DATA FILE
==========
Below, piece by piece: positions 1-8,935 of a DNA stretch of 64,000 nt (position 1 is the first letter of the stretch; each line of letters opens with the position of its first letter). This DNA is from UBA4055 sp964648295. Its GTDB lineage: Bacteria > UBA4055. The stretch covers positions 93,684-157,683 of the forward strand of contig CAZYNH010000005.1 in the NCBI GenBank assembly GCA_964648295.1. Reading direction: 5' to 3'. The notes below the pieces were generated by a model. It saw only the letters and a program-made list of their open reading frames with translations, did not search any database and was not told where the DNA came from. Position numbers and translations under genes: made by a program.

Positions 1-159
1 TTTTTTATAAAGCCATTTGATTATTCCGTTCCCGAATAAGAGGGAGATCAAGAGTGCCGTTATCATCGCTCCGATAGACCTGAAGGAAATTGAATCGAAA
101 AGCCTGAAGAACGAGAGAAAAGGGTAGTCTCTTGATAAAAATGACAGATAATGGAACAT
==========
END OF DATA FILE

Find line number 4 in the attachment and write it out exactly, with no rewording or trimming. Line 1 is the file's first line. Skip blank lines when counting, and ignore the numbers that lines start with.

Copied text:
101 AGCCTGAAGAACGAGAGAAAAGGGTAGTCTCTTGATAAAAATGACAGATAATGGAACAT